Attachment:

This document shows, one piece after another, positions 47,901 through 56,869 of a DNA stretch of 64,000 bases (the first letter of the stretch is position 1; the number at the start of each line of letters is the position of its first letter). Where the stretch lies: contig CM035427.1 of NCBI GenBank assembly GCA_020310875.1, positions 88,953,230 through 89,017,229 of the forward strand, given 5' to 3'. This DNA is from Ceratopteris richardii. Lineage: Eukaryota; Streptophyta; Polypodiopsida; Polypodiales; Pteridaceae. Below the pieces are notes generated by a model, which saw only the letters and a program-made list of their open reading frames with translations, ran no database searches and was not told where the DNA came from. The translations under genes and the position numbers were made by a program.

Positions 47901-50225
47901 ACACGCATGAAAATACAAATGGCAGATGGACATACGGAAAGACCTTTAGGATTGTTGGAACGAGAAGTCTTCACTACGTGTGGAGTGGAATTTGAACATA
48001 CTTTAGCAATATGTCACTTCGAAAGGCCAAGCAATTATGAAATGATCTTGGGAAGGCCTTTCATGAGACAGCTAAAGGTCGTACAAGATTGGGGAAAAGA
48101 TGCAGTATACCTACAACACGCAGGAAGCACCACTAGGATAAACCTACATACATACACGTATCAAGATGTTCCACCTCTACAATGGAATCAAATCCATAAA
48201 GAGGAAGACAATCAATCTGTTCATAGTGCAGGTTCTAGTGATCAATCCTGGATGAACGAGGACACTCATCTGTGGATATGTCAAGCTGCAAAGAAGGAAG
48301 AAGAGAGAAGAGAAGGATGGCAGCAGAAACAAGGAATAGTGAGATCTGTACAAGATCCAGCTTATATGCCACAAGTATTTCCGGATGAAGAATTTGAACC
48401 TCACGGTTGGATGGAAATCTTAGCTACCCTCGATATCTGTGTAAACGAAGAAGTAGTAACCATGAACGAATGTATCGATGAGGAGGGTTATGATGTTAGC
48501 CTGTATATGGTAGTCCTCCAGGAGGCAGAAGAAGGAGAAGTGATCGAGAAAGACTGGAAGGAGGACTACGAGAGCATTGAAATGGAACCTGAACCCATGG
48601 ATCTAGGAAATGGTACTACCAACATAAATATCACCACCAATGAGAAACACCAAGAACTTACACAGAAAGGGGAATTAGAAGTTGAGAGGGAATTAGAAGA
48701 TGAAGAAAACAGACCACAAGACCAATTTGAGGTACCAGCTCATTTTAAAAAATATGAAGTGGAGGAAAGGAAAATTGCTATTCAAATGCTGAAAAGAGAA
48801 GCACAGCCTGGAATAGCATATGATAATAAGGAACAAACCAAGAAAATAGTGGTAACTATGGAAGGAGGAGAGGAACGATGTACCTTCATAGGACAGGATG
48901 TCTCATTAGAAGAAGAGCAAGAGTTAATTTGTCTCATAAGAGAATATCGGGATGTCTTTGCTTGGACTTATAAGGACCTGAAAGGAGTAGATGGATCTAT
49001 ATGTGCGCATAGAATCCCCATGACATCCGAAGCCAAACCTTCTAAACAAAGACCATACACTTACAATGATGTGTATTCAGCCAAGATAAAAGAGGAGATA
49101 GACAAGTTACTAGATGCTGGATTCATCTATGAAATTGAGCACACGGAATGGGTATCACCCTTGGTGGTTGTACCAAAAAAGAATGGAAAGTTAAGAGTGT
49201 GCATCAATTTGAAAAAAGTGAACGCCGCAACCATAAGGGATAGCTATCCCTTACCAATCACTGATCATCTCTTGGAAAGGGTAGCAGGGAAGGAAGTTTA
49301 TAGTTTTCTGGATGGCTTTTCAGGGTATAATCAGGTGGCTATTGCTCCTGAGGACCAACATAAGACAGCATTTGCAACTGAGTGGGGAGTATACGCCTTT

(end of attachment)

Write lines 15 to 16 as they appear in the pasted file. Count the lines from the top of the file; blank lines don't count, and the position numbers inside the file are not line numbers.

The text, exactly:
49101 GACAAGTTACTAGATGCTGGATTCATCTATGAAATTGAGCACACGGAATGGGTATCACCCTTGGTGGTTGTACCAAAAAAGAATGGAAAGTTAAGAGTGT
49201 GCATCAATTTGAAAAAAGTGAACGCCGCAACCATAAGGGATAGCTATCCCTTACCAATCACTGATCATCTCTTGGAAAGGGTAGCAGGGAAGGAAGTTTA